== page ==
Hapkido is a Korean martial art that addresses both the hard and soft side of martial arts and self defense. Hapkido uses both high and low kicks, striking with hands, and using the 3 principles of Hapkido to takedown or throw an opponent who is in close range and grabbing.
The 3 Principles of Hapkido
- Hwa (Non resistance) - Not meeting force with force. When a close range opponent attacks, instead of attempting to abruptly stop the attack, move the same direction of the force being applied. (Example: Attacker reaches and grabs wrist. Instead of pushing back, grab and pull the attackers arm drawing the attackers shoulders forward and off balance. Even for larger attackers once balance is broken it is easier for smaller defenders to perform the simple techniques to draw the attacker to the ground.
- Won (Circular motion) - Using the momentum of a circle to lock an attackers joint or add power to throw the attacker to the ground. Circular motion can be applied in many ways. When a persons joint wether it’s a wrist, elbow, or neck (facet joints) can only rotate so far. When the joint reaches the limit of rotation the rest of the body reacts. Sometimes in pain causing compliance, and sometimes pain causing the body to move to off balance and take down to the ground. When applying submissions a circular motion is applied. Like a Tetter Totter on a school playground. Using a focal point can produce leverage to hyper extend a joint or control the attacker pinning them on the ground. Example below: by applying downward pressure on the elbow of the attacker and pulling up on the attackers wrist not only hyperextends the attackers elbow joint but causes leverage to hold down the attacker on the ground if they attempt to stand up. Circular motion should be applied the majority of the time like the taegeuk circle of the Korean flag. As one motion (Blue) is going upward the other motion (Red) is going down. Both motions never meet but move opposite of each other.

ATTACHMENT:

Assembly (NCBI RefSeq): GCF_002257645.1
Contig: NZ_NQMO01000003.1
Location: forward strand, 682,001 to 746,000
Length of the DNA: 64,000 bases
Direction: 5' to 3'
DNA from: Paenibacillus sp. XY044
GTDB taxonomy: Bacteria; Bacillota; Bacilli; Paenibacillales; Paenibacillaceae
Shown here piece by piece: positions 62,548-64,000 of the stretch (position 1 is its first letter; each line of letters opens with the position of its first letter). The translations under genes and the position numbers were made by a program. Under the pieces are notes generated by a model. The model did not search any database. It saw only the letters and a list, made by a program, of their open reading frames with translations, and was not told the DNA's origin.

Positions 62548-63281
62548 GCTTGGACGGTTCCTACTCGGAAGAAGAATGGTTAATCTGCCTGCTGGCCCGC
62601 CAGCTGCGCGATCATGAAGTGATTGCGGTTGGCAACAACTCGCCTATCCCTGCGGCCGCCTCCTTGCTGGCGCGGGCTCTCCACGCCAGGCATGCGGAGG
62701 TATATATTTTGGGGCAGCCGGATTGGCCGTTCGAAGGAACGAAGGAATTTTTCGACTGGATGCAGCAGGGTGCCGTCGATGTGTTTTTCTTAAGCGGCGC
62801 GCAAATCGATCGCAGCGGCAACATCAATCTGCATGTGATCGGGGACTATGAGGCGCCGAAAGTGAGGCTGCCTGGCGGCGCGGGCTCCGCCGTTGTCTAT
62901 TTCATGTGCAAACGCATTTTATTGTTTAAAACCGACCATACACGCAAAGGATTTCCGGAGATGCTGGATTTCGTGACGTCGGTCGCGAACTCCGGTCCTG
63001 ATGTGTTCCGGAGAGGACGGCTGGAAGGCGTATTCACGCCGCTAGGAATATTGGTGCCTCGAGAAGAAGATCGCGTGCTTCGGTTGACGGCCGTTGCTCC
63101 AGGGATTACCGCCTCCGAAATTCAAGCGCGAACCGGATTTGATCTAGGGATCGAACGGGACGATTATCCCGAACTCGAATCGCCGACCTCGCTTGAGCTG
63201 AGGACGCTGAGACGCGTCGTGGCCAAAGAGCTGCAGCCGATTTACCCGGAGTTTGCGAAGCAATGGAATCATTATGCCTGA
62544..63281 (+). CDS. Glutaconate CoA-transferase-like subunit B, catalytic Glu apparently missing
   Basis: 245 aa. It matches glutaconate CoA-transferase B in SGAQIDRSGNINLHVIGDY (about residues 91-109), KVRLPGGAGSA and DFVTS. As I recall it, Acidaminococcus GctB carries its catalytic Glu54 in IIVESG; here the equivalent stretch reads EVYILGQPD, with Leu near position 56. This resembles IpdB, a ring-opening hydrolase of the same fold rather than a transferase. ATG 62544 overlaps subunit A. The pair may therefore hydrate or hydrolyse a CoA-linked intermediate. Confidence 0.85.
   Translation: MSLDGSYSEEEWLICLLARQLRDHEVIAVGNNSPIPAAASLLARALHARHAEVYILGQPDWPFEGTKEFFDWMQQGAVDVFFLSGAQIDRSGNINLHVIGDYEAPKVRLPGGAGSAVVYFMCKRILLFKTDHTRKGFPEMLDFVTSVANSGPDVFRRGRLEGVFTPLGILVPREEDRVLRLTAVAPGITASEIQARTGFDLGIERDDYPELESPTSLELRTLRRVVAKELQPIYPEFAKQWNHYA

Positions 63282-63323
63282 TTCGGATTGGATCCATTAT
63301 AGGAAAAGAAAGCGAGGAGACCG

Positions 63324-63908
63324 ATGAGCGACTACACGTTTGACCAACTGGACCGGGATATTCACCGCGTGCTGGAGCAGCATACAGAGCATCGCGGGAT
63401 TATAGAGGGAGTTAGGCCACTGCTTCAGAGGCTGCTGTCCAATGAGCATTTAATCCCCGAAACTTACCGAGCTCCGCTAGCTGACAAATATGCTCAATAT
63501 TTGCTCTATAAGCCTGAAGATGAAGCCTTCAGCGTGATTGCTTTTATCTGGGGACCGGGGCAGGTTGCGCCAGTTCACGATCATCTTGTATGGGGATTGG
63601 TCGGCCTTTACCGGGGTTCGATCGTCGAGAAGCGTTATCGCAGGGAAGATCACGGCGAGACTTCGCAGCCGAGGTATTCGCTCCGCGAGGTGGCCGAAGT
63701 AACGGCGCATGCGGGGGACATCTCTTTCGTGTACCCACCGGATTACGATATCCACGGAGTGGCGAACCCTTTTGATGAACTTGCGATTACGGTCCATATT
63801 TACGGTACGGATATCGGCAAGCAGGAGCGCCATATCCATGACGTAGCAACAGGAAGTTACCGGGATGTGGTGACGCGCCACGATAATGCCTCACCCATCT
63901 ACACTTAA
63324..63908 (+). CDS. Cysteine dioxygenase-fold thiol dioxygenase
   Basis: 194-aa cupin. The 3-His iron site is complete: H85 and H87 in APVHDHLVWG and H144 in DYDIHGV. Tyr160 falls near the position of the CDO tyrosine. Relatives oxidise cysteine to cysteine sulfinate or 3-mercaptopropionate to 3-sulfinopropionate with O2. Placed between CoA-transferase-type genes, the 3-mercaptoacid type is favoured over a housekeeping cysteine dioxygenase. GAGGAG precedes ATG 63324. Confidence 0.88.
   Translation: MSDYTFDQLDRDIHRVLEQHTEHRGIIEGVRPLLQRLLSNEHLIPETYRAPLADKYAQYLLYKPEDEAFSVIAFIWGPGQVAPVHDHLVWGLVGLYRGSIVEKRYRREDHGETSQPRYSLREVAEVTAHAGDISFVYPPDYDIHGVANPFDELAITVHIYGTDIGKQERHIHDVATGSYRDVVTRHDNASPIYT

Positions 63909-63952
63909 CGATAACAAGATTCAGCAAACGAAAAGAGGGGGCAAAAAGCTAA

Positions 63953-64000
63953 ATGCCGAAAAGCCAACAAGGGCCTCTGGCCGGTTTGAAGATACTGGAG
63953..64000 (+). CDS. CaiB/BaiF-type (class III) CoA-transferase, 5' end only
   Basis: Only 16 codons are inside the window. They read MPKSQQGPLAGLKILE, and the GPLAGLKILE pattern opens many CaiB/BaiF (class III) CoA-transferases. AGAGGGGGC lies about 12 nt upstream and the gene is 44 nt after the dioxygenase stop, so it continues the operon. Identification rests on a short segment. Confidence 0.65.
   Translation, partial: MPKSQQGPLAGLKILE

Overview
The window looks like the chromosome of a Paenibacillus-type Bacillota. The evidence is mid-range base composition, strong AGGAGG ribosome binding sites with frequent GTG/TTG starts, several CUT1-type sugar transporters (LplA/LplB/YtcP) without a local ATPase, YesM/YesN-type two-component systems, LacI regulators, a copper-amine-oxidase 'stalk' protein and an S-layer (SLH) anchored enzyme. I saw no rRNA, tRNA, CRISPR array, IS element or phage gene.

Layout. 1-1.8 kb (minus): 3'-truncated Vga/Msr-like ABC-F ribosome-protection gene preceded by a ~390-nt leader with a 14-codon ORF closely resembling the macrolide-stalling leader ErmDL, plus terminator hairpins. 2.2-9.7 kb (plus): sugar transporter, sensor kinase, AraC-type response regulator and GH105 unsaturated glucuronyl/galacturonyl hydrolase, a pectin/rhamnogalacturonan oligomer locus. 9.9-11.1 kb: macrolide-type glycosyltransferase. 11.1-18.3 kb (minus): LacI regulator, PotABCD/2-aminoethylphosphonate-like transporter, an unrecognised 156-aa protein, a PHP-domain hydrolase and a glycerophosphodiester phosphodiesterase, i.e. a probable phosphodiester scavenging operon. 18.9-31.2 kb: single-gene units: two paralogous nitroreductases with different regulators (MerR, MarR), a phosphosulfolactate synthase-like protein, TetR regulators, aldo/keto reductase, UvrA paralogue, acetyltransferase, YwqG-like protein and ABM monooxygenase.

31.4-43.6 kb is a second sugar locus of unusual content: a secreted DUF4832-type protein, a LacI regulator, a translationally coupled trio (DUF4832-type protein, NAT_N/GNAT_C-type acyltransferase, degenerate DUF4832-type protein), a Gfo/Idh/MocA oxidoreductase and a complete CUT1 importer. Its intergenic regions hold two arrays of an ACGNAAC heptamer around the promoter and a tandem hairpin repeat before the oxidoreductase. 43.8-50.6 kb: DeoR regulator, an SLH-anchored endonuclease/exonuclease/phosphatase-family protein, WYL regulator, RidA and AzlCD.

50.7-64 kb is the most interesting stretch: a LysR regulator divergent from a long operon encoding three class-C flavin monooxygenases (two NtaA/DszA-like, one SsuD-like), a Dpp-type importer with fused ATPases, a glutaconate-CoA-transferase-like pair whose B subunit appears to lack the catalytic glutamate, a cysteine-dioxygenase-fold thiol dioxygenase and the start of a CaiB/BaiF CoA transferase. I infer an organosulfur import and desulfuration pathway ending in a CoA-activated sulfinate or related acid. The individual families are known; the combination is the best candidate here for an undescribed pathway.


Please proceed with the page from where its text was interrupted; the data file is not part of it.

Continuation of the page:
- Yu (The Water Principle) - One famous explanation of the water principle is to picture a rock in stream. The flowing water that splashes at the face of the rock has little effect to move the rock. The water that is flowing around the rock sweeping the stream bed of sand or dirt out from under neath the rock actually moves the rock. As this is applied in Hapkido when you have a larger or stronger attacker staying in front of the attacker can leave you exposed and over powered. Using angles and movement to flow around the attacker to attack the attackers exposed back. The water principle can also be thought of as being relaxed as possible and if in the possibility of a technique failing being able to flow into another technique, constantly moving and never stopping your flow until the attacker is off balance, controlled, or opens the chance of escape.